The ruling principle, here, is to gain good from others, and not to communicate it to them. This darling spirit, so cherished by mankind, so active in the present world, so indulged, flattered, and boasted of, by those who possess it, is, instead of being wise and profitable, plainly foolish, shameful, ruinous, and deserving of the most intense reprobation. Notwitstanding all the restraints, laid upon it by the good providence of God; notwithstanding the shortness of life, which prevents us from forming permanent plans, making great acquisitions to ourselves, and producing great mischiefs to others; notwithstanding the weakness, frailty, and fear, which continually attend us; notwitstanding the efficacy of natural affection, the power of conscience and the benevolent influence of Religion on the affairs of mankind; it makes the present world an uncomfortable and melancholy residence; and creates three fourths of the misery, suffered by the race of Adam.

All these evils exist, because men are disinclined to do good, or to be voluntarily useful. Were they only disposed to promote each other's happiness, or, in other words, to be useful to each other; the world would become a pleasant and desirable habitation. The calamities, immediately brought upon us by Providence, would be found to be few; those, induced by men upon themselves and each other, would vanish; and in their place beneficence would spread its innumerable blessings.

3dly. These observations strongly exhibit to us the miserable state of the world of Perdition.

In this melancholy region no good is done, nor intended to be done. No good is therefore enjoyed. Still, the mind retains its original activity; and is wise and vigorous to do evil, although it has neither knowledge, nor inclination, to do good. Here, all the passions of a selfish spirit are let loose; and riot, and reign, and ravage. Here, therefore, all are enemies. Here, the wretched individual, surveying the vast regions around him, and casting his eyes forward into the immeasurable progress of eternity, sees himself absolutely alone in the midst of millions, in solitude complete and VOL. III.


endless. Here, voluntary usefulness is for ever unknown, and unheard of; while selfishness in all its dreadful forms assumes an undisputed, an unresisted, dominion, a terrible despotism; and fills the world around her with rage and wretchedness, with terror and doubt, with desolation and despair.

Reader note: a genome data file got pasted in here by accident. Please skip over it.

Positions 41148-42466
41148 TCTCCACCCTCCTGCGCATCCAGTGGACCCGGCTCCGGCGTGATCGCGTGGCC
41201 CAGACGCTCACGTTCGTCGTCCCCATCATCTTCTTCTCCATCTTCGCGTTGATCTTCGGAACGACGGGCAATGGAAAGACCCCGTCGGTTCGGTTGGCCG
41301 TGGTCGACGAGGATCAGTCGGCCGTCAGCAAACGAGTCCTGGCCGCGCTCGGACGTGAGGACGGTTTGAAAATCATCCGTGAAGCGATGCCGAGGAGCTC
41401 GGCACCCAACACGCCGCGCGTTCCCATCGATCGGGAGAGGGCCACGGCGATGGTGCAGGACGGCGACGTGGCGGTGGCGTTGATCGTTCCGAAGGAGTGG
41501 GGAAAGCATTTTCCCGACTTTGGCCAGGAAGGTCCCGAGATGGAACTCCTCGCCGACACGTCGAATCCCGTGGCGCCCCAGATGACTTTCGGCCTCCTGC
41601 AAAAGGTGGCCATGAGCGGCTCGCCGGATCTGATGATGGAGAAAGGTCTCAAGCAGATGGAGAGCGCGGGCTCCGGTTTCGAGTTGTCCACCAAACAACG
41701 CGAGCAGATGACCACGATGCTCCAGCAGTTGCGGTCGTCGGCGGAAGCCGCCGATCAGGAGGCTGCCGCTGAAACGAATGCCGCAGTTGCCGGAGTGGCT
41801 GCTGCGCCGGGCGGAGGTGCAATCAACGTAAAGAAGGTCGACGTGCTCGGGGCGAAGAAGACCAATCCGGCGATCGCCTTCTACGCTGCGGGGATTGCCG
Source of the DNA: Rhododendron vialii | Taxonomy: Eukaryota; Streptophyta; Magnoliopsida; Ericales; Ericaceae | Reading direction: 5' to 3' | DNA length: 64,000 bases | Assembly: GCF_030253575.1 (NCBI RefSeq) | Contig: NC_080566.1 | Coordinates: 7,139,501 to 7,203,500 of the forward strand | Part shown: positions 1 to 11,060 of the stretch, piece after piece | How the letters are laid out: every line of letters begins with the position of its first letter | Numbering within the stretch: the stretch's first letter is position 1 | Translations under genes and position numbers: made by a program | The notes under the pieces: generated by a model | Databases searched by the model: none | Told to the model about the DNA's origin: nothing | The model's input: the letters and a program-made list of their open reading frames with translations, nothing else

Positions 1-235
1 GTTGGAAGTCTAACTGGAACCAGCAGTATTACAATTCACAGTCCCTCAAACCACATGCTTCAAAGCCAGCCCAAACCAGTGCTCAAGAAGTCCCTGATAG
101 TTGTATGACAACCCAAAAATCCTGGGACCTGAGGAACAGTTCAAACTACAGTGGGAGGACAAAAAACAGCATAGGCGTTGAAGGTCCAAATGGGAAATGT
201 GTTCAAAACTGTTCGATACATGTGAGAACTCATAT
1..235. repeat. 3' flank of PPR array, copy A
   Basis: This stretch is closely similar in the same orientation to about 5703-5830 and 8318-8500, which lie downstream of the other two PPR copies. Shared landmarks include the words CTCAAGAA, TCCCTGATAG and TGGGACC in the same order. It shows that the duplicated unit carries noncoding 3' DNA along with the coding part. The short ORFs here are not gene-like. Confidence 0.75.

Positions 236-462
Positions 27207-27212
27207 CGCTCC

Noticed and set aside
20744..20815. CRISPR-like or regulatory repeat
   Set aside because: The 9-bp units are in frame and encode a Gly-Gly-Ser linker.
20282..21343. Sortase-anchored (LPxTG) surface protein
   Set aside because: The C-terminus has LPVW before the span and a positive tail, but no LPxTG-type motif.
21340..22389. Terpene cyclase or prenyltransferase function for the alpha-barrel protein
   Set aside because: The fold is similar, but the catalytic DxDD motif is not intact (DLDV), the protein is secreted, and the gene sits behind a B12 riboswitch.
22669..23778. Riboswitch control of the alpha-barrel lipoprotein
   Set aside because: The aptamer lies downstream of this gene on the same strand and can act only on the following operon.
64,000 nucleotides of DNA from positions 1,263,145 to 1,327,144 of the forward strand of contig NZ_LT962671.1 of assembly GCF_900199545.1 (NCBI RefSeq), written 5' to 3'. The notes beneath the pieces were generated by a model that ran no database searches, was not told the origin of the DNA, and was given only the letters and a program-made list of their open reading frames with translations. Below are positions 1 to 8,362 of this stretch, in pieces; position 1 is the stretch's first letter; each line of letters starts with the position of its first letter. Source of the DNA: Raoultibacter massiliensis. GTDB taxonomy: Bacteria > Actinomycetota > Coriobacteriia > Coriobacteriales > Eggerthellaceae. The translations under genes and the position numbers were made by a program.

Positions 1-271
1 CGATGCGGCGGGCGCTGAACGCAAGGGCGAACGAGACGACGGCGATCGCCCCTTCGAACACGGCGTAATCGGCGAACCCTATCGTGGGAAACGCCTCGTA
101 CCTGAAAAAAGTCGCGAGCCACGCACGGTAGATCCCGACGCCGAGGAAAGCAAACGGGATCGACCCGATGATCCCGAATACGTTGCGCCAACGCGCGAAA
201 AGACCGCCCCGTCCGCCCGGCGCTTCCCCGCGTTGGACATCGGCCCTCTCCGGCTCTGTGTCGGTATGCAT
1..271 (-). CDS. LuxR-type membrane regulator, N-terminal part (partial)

4thly. How delightful a view do these observations give of Heaven! Heaven is the world of voluntary usefulness. The only disposition of angels, and the spirits of just men made perfect, is to do good; their only employment, to produce happiness. In this employment all the energy of sanctified and perfect minds is exerted without weariness, and without end. How vast, then, how incomprehensible, how endlessly increasing, must be the mass of happiness, brought by their united efforts into being! How ample a provision must it be for all the continually expanding wishes, the continually enlarging capacities, of its glorious inhabitants! How wonderfully, also, must the sum of enjoyment be enhanced to each, when we remember, that he will experience the same delight in the good enjoyed by others, as in that which is immediately his own! Who would not labour to gain an entrance into such a world as this? Who would not bend all his efforts, exhaust all his powers, encounter any earthly suffering, and resolutely overcome every earthly obstacle, to acquire that divine and delightful character of voluntary usefulness, which makes heaven such a world; which makes it the place of God's peculiar presence, the means of his highest glory, and the mansion of everlasting life, peace, and joy, to his children?




EXODUS XX. 3-Thou shall have no other Gods before me.

IN the series of discourses, which I have lately delivered concerning the two great commands of the Moral Law, it has, if I mistake not, been sufficiently shown, that the disposition, required by the Creator of his Intelligent creatures in this law, is Disinterested Love, or the Spirit of doing good. The tendency of this disposition is always to do what is right. It will not, however, follow, that the mind, in which it exists, will be able always to discern the course of conduct, which it ought, upon the whole, to pursue. The disposition may, with absolute correctness, dictate what is absolutely proper to be done in a case, already before the view of the mind; and yet the mind be wholly ignorant, whether that case, or the conduct in question, is such, as would, upon the whole, be best for it to pursue; or whether superior wisdom would not be able to devise for it other, and much more desirable, courses of action. A child may be perfectly holy; and yet possess too little understanding to know in what way he may best act; in what way he may most promote the glory of God, the good of his fellow-creatures, or the good of himself. His disposition may prompt to that, which is exactly right, in all the conduct, which is within the reach of his understanding. Yet, if he had more comprehensive views, he might discern far more desirable modes of action, in which he might be much more useful, than in any which he is at present able to devise. He may be able to apply the two great commands of the Moral Law, which have been so extensively considered, with exact propriety to all such cases, as are actually within his view; and yet be utterly unable to devise for himself those kinds of conduct, in which his obedience to these commands might be most profitably employed.

What is true of a child, is true, in different degrees, of all Intelligent creatures. God only, as was shown in a former discourse, is able to discern, and to prescribe, the conduct, which, upon the whole, it is proper for such creatures to pursue. He sees from the beginning to the end; and perfectly understands the nature, and the consequences, of all Intelligent action. This knowledge, which he alone possesses, and which is indispensable to this purpose, enables him to accomplish it in a manner absolutely perfect.